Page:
Can chimps behave strategically? What do you think? I have a tentative answer – which is that they do, but only in a limited sense.
An answer, of course, depends firstly on your definition of strategy. One interpretation would require the capacity to imagine what our future self wants, and then to work towards that future. I have some doubts about the ability of homo sapiens to do that with any great accuracy, even if that’s what their conscious mind might suggest they are doing. As for whether chimps can do it, I really doubt that.
In an important, if limited, sense, though, chimps and humans do instinctively think in strategic terms. Their proximate goal is status (their ultimate, unconscious goal is to leave large numbers of genetic copies behind – and status, especially in polygamous societies, is a good way of getting ahead at that), and so they bend their behaviour towards achieving that. They may not have great choice about the goal (certainly not as much as humans, who can express status in different ways), but they have a choice about how to achieve it.
That is a similar position to Frans de Waal, who suspects that chimps are strategists, but cannot be sure. In his famous book, Chimpanzee Politics, de Waal paints a picture of chimp behaviour that is distinctly human, indeed Machiavellian in the amount of scheming that goes on in a troop he observed for six years in Arnhem zoo.
As with de Waal, I think that at this level of abstraction, chimp and human behaviour can be described as strategic. Even if it is an instinctive and largely unconscious drive that underpins our alliances and enmities – shaping our appraisal of all the intra and intergroup relationships we encounter.
Where humans differ is in having a richer array of ways to conceptualise esteem or status, and work towards establishing it. Even a physically puny academic can command status in human societies. And human also have the capacity for imagination – projecting a rich variety of futures, and making complex plans to achieve it, including by drawing creatively on memories. It’s not at all clear that the chimps sit about imagining possible futures. Then there is the capacity for complex language – allowing great possibilities for communicating about strategy – including, of course, deceiving one’s interlocutor.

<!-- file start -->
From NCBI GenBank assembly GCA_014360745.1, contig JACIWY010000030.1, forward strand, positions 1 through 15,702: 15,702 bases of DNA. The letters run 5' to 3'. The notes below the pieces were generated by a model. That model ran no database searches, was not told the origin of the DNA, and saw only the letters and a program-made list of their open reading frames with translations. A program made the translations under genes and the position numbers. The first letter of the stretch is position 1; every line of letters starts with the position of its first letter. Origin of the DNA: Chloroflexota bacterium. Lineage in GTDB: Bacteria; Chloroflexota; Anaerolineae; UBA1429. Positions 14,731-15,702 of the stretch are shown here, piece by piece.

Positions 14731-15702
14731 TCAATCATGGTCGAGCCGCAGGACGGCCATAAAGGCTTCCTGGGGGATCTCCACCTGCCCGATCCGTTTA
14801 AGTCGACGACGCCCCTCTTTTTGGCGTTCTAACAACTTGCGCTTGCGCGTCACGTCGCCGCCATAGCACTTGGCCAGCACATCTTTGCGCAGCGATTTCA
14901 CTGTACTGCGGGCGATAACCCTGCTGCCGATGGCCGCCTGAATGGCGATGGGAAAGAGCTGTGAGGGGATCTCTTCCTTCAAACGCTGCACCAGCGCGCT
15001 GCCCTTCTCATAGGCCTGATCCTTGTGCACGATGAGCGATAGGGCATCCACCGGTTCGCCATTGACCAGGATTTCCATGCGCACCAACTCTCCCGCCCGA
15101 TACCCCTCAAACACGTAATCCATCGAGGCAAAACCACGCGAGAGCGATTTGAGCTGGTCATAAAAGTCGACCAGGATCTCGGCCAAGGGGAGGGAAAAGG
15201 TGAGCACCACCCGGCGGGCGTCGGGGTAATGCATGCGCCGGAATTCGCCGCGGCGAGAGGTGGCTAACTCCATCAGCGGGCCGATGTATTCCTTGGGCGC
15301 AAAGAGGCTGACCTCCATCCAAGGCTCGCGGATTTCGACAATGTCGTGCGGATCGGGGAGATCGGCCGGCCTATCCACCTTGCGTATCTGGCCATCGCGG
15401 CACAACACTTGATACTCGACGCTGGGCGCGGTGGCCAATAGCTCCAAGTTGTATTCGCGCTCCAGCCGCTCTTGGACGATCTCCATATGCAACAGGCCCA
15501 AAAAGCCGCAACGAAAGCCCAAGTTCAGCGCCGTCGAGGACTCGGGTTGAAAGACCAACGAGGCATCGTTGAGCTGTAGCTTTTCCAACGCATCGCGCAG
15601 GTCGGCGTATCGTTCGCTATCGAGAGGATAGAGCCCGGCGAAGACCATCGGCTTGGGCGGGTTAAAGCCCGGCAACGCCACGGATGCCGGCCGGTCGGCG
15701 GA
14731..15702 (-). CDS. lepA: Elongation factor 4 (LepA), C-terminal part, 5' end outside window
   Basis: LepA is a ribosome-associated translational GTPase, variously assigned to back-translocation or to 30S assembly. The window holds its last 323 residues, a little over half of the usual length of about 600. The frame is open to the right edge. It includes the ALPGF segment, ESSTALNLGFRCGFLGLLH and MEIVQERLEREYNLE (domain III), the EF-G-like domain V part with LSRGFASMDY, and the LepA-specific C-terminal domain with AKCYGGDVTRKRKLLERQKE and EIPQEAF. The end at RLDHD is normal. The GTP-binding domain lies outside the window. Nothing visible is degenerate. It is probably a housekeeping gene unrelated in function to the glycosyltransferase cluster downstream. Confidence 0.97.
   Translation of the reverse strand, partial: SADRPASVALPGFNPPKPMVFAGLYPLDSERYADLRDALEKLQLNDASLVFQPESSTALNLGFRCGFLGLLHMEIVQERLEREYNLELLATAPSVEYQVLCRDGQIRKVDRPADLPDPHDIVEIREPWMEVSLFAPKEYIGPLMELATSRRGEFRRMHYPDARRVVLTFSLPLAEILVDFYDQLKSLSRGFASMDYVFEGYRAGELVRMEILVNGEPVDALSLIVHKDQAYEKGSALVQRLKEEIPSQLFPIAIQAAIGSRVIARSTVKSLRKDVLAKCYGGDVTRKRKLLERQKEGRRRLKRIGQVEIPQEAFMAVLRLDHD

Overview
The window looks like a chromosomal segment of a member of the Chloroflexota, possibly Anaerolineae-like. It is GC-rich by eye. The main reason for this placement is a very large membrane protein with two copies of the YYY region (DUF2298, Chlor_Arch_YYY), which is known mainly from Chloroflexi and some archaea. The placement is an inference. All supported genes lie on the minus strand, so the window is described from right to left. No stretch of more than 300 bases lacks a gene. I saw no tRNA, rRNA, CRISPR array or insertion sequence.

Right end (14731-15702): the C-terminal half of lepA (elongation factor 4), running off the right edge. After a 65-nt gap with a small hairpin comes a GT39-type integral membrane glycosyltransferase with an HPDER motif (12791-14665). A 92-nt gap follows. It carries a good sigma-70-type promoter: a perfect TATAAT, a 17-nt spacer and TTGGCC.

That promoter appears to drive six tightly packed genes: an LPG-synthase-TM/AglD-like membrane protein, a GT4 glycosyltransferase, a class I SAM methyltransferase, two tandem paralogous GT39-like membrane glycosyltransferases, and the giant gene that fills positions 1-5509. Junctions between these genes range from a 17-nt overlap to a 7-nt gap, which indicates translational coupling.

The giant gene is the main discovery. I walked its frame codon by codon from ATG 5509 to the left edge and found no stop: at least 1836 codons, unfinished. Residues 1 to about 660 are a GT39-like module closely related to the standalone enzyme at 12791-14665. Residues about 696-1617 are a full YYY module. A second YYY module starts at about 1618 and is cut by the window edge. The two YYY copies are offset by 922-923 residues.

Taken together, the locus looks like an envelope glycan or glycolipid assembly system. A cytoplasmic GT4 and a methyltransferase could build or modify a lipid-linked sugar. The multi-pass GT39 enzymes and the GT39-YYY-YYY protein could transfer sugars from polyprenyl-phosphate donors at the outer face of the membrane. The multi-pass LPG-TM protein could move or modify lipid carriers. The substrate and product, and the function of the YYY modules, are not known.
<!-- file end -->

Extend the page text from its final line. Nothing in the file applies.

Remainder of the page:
Chimps have a more limited repertoire, certainly – but some capacity for communication, and memory (particularly of who sits where in a hierarchy) underpins their social behaviour. The chimps quest for social standing, and the attendant rewards of sex have been honed in a similar evolutionary context to ours. And there are similarites, for example, in chimp raiding habits and the sort of primitive warfare described by Lawrence Keeley.
What of the human capacity for abstraction? Certainly, it suggests a different level of strategic thinking. Chimps don’t deliberate on whether to invade Russia without having first finished off Britain. They don’t weigh the pros and cons of Ibiza over Iceland as next year’s holiday destination. Or of a career as a don versus one as a firefighter. We are different – capable of great imaginative flexibility in both means and ends. But I am of the minimal-free-will school – that is, I see our conscious mind often as a rationaliser for decisions reached elsewhere, beyond our conscious ken. Timothy Wilson and David Eagleman have the long story. So the conscious bit of strategizing, in contrast to rational actor models, may not be where the action really is. And down in the subconscious basement, we, like our simian friends, are on the lookout for status, and we instinctively use reciprocal altruism as well as brute strength and cunning to achieve it. If there is choice in strategy, then for humans and chimps alike, that need not be conscious choice.
Chimp strategy then, requires some human-like abilities. They may not have the sophisticated cognitive magic trick of a self, situated in time, constructing memories of the past and images of the future. And they might not have the rich possibilities for deception, scheming, or even collaboration opened by language. These higher order processes clearly confer some evolutionary advantages.
They might not, however, be necessary for strategic behaviour of a more limited sense. It’s that sort of strategic thinking we have in common with the chimps. The question is what extra value we get from our abstract, sentient thinking about the future. A richer array of behaviours for sure, in pursuit of a richer variety of goals. But as Dan Gilbert has argued, we’re pretty poor at going after what’s best for us, or even knowing what that is.